The Korematsu Case and the World War II Japanese-American Incarceration: Could It Happen Again?
In 1942, as 110,000 Japanese Americans in the western U.S. were incarcerated in desolate “internment camps” around the country, Fred Korematsu refused and mounted a legal challenge that reached the U.S. Supreme Court. In the 1944 case Korematsu v. U.S. The Supreme Court ruled that compulsory exclusion was justified during times of “emergency and peril,” a decision later discredited in 1984 due to the government’s presentation of “intentional falsehoods” and “willful intentional falsehoods” about “military necessity” during the original case. What precedent, if any, was established by Korematsu? Eric K. Yamamoto, author of the newly published 2018 book In the Shadow of Korematsu: Democratic Liberties and National Security, considers the present-day significance of the ruling in the context of security-liberty controversies such as the president’s Muslim travel ban and sweeping electronic surveillance of Americans. He addresses the importance of judicial independence and how genuinely committed we in America are to democracy and the Constitution.
Yamamoto is nationally and internationally recognized for his work on national security and civil liberties, civil rights and social justice. He has received many outstanding teaching awards and has published numerous articles, chapters and five books, including Interracial Justice, which received a national award as among the best social justice books of 2000. He was on the legal team in the 1984 Korematsu coram nobis case. He continues his work on post-9/11 controversies, including writing amicus briefs in appeals to the Supreme Court and other courts in the 2017-18 “travel ban” cases.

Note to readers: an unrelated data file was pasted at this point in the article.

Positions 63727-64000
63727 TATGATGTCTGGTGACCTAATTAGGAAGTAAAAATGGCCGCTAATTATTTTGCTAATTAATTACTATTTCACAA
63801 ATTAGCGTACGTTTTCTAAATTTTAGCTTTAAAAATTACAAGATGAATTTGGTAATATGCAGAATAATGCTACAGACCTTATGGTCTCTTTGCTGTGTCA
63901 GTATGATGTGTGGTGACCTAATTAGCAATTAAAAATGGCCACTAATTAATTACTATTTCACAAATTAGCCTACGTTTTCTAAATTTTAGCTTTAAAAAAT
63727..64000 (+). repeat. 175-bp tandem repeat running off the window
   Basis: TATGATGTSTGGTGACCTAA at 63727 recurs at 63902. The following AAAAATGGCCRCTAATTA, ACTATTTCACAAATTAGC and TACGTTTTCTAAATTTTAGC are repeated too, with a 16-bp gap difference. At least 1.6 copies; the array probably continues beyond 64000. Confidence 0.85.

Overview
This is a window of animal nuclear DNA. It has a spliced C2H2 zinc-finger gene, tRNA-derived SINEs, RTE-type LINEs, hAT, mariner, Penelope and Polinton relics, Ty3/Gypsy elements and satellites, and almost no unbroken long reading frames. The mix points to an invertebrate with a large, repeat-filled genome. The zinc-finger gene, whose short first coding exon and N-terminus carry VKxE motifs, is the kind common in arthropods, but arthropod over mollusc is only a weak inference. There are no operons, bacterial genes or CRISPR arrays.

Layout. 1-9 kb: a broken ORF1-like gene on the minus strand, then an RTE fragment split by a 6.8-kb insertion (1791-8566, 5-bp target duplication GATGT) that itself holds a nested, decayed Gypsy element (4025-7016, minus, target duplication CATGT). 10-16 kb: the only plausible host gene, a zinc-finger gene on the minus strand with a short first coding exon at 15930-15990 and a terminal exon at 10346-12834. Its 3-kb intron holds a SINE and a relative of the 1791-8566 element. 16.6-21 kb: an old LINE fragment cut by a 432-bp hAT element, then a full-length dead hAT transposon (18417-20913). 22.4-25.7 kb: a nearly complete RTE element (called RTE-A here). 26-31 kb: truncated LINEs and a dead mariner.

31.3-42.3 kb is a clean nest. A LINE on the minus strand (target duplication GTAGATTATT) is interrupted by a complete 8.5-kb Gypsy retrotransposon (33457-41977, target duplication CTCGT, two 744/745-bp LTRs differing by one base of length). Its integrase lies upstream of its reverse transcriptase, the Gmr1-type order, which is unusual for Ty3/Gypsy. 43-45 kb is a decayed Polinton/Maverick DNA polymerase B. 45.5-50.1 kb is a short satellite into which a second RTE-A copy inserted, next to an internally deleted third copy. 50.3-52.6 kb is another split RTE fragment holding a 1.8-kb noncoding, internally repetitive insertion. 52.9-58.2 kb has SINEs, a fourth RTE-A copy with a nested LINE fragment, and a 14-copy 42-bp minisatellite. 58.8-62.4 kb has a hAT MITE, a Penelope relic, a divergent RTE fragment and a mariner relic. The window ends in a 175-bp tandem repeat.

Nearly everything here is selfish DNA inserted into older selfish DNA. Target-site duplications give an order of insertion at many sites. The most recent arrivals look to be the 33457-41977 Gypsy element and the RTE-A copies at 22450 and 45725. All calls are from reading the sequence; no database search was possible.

MLF: Asia-Pacific Affairs
Internment camp photo credit: Colorado.gov
In association with the Fred T. Korematsu Institute
April 2, 2018
The Commonwealth Club 110 The Embarcadero Toni Rembe Rock Auditorium San Francisco, 94105 United States
Fred T. Korematsu Professor of Law and Social Justice, William S. Richardson School of Law, University of Hawaii; Author, Interracial Justice and In the Shadow of Korematsu: Democratic Liberties and National Security
5:30 p.m. check-in 6 p.m. program
7 p.m. book signing
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